How Climate Change Affects Local Farmers

How Climate Change Affects Local Farmers

LANSING - Temperatures for the month of February were the warmest on record for many Michigan cities, including Lansing. Local farmers are being impacted by Michigan's fluctuating weather.

"Farmers pay attention to the weather hour by hour," said Mark Kastner, owner of Hillcrest Farm.

But what is a normal winter like for farmers?

"I'm not too sure there is a normal winter. We had two really harsh winter then we had too fairly mild winters so its sort of feeling like there is not a normal, the new normal is some fairly erratic weather," said Anne Rauscher, Co-owner of Swallowtail Farm.

Climate Change poses many risks aside from health risks.

"There are agricultural risks. Farmers, especially fruit growers in Northwest Michigan, have seen when we get an early Spring that's followed by a cold snap, the fruit trees start to blossom and then the cold comes in and wipes out there fruit crops," said Andy McGlashen, Communications Director of the Michigan Environmental Council.

And local farmers have experienced this first hand.

"I'm a bit worried about the buds on my fruit trees and some of the other plants out there that are getting more zapped by the cold coming after the warm," Rauscher said.

And believe it or not, cold weather is needed for farming.

"A lot of the plants we grow have to have dormancy, which comes from cold weather. And we have to have below freezing temperatures for long periods of time to kill harmful pests. While warm weather is nice, its not beneficial necessarily for farming," Kastner said.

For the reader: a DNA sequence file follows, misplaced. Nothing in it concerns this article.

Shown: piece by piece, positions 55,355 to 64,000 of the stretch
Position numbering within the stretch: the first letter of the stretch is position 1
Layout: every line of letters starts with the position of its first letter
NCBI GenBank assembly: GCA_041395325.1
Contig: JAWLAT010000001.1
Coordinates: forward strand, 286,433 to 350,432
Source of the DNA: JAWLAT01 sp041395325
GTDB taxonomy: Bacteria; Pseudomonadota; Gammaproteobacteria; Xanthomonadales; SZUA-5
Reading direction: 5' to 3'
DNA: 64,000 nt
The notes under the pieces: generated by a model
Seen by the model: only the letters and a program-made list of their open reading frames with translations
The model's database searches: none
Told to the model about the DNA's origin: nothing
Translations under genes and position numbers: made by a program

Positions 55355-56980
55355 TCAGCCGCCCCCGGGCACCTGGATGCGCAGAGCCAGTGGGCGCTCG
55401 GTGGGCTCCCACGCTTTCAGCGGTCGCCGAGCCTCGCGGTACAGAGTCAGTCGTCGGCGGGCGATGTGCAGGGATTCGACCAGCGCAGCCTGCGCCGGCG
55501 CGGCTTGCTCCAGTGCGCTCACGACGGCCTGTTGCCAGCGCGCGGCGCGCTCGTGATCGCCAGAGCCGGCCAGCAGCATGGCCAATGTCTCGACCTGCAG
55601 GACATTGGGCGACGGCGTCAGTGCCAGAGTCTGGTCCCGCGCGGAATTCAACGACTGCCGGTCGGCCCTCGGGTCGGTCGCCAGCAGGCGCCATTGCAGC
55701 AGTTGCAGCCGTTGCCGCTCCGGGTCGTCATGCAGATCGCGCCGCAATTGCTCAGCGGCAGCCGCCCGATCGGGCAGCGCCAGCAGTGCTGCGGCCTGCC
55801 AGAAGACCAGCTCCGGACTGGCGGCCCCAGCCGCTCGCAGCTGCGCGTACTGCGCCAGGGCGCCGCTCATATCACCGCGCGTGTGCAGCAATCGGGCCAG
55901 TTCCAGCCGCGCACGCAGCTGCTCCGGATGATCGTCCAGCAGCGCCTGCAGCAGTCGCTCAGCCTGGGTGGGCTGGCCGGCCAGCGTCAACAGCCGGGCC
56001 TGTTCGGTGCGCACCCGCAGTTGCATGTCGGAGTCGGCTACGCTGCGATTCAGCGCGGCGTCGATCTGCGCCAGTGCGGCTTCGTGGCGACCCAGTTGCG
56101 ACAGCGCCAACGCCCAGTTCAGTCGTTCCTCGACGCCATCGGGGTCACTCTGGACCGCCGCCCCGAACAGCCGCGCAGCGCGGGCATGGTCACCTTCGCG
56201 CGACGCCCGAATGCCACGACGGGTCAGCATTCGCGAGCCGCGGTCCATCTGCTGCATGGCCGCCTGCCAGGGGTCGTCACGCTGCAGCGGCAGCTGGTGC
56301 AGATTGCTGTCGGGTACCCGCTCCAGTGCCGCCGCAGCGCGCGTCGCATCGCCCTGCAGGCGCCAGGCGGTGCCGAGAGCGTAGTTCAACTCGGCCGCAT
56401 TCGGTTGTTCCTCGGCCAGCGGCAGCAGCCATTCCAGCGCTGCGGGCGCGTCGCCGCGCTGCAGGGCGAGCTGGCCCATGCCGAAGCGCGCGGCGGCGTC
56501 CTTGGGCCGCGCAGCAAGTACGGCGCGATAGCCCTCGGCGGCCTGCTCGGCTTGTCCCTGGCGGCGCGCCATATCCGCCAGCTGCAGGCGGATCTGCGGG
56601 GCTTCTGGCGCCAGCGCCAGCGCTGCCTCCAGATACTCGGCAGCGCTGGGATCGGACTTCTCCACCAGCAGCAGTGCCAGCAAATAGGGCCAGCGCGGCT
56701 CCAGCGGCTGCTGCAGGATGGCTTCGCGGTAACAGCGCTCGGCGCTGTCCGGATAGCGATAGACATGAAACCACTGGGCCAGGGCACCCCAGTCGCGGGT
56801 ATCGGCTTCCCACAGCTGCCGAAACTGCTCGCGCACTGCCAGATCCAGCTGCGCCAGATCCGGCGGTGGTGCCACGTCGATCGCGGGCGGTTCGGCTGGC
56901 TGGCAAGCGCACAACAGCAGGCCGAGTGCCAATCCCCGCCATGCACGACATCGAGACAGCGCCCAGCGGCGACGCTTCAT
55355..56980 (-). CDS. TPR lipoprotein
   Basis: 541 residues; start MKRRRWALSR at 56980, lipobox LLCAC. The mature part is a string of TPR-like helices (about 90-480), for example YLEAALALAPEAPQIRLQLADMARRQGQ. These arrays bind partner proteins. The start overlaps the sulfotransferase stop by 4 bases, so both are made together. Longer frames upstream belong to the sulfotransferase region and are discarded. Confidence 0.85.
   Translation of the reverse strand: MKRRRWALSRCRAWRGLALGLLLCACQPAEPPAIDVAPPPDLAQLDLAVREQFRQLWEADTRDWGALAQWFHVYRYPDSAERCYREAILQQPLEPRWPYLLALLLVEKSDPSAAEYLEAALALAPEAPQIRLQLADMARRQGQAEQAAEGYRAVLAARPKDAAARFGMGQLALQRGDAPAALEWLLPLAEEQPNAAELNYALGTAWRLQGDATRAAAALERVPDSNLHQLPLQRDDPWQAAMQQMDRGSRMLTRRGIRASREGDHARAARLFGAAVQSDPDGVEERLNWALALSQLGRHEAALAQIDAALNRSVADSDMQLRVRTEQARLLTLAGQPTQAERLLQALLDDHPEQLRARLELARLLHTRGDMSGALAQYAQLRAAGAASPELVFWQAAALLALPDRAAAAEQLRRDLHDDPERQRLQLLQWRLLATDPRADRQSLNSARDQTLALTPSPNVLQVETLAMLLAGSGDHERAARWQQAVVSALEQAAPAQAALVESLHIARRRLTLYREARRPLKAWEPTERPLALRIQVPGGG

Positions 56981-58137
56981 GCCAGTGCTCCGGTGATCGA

Warm weather with grey skies poses other risks.

"Not this winter but the winter before, we had some warmer temperatures but a lot of grey skies and that caused a lot of problems for me in the hoop house. It causes mold and fungus problems," Rauscher explained.

Compelling groups to call for immediate action to mitigate climate change.

“The record-breaking temperatures in February should serve as a wake-up call for communities and lawmakers to take action on climate change,” said Kate Madigan, Director of the Michigan Climate Action Network. “Michigan should do its part to fight climate change by continuing to pursue clean, renewable energy and reducing green house gas emissions that contribute to warming surface temperatures.”

Because climate change indeed, greatly affects Michigan's agriculture.

"It's definitely makes things a little bit harder when you cant predict what you're going to get," said Rauscher.

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